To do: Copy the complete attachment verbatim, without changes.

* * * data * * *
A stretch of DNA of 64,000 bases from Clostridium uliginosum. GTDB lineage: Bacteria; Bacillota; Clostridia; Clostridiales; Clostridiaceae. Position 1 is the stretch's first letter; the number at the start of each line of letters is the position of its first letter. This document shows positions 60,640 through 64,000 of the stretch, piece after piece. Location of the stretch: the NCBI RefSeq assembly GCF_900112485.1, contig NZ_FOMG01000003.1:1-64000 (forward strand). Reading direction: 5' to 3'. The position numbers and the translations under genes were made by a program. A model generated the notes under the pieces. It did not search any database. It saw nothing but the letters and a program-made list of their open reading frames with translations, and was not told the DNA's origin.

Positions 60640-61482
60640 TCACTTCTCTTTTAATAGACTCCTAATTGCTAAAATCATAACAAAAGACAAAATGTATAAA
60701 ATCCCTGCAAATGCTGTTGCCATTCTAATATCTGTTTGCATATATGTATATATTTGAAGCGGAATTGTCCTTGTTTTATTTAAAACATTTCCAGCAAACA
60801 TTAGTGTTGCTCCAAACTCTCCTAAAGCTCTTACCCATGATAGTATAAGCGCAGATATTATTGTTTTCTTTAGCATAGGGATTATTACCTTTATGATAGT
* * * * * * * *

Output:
A stretch of DNA of 64,000 bases from Clostridium uliginosum. GTDB lineage: Bacteria; Bacillota; Clostridia; Clostridiales; Clostridiaceae. Position 1 is the stretch's first letter; the number at the start of each line of letters is the position of its first letter. This document shows positions 60,640 through 64,000 of the stretch, piece after piece. Location of the stretch: the NCBI RefSeq assembly GCF_900112485.1, contig NZ_FOMG01000003.1:1-64000 (forward strand). Reading direction: 5' to 3'. The position numbers and the translations under genes were made by a program. A model generated the notes under the pieces. It did not search any database. It saw nothing but the letters and a program-made list of their open reading frames with translations, and was not told the DNA's origin.

Positions 60640-61482
60640 TCACTTCTCTTTTAATAGACTCCTAATTGCTAAAATCATAACAAAAGACAAAATGTATAAA
60701 ATCCCTGCAAATGCTGTTGCCATTCTAATATCTGTTTGCATATATGTATATATTTGAAGCGGAATTGTCCTTGTTTTATTTAAAACATTTCCAGCAAACA
60801 TTAGTGTTGCTCCAAACTCTCCTAAAGCTCTTACCCATGATAGTATAAGCGCAGATATTATTGTTTTCTTTAGCATAGGGATTATTACCTTTATGATAGT